So the article says that the WHO is aiming to "[break] a habit that kills nearly five million people a year." This figure is later explained in this sentence: "The U.N. health agency says 4.9 million people die each year from cancer, cardiovascular disease and other conditions linked to smoking ..." What a nightmare of a sentence. (Reuters, like many other news agencies, seems to be staffed by illiterates.) So 4.9 million people die a year from diseases linked to smoking? Does that mean that scientists believe that these diseases often have tobacco use as a contributing factror, or does it mean that doctors have determined that tobacco use was a contributing factor in each of the 4.9 million specific cases? It's a big difference. (And go read Balko on MADD and RWJ Foundation and their method of "linking" alcohol and car accidents. Same kind of pseudo-scientific crap in the service of the lifestyle police.)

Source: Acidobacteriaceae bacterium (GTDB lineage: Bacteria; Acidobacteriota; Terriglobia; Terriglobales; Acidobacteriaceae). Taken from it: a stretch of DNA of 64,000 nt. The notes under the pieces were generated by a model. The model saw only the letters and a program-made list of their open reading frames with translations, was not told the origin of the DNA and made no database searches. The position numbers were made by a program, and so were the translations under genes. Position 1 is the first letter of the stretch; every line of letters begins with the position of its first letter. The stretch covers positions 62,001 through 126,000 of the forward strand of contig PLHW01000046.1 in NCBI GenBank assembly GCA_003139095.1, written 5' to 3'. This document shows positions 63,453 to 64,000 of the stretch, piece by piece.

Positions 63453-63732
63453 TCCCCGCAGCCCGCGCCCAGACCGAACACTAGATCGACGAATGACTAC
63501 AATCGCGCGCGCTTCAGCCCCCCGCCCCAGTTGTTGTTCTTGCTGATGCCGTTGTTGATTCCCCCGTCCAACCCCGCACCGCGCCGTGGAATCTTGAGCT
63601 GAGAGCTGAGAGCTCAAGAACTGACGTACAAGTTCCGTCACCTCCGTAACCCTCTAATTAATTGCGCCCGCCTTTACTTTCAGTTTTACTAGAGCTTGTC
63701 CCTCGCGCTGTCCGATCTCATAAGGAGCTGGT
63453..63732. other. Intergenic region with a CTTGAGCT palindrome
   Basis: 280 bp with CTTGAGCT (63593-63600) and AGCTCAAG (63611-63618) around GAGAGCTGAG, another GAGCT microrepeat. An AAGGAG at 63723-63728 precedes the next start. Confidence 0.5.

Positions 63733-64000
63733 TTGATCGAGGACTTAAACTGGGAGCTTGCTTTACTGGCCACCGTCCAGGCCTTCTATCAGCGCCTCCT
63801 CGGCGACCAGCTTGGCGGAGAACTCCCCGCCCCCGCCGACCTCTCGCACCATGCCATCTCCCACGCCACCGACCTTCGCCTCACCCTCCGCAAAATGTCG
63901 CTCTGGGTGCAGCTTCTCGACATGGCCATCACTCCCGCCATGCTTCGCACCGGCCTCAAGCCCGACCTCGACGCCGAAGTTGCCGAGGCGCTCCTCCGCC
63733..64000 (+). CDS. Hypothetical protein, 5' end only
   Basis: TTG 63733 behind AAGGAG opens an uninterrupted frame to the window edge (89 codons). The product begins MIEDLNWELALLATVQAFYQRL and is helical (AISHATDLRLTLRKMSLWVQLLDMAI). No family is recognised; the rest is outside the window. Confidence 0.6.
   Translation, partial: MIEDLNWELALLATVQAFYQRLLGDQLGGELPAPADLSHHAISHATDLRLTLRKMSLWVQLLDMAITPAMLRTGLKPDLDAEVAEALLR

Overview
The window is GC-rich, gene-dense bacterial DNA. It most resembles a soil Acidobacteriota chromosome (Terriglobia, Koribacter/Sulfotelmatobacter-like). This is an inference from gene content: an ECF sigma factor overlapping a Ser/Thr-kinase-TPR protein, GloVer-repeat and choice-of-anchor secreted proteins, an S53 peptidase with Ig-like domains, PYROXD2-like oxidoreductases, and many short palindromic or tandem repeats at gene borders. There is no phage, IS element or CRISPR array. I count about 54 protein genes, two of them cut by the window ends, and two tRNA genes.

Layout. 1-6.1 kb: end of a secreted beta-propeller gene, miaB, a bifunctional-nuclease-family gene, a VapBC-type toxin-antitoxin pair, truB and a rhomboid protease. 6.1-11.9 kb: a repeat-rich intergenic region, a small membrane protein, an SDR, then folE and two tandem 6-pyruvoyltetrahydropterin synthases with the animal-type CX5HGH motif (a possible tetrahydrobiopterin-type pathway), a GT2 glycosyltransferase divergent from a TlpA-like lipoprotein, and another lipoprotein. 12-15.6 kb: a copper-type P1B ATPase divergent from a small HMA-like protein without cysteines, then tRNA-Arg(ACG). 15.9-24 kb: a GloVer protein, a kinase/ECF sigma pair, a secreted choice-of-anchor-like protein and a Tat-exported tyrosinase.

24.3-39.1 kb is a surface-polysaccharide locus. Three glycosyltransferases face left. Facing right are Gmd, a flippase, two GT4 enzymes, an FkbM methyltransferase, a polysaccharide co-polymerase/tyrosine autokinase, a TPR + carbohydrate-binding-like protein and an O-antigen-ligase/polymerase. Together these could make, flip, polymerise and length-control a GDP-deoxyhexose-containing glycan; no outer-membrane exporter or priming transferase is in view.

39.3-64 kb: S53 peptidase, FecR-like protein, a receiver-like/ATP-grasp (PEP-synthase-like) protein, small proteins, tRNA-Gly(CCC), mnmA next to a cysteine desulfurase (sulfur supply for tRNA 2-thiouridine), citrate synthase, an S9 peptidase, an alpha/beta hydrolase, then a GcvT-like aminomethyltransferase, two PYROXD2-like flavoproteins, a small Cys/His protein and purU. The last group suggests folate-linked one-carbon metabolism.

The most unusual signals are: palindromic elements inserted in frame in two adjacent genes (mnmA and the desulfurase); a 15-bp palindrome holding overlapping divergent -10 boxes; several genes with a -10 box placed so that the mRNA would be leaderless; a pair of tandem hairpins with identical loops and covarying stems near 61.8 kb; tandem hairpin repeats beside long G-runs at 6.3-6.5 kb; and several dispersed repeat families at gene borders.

Actually, the fault for the lack of clarity doesn't lie entirely with Reuters. Any branch of the UN knows how to play the vague-press-release game. What does it matter what the "link" between smoking and disease is (never mind the ever-weakening link between second-hand smoke and disease) as long as the bureaucrats get their budget increase every year?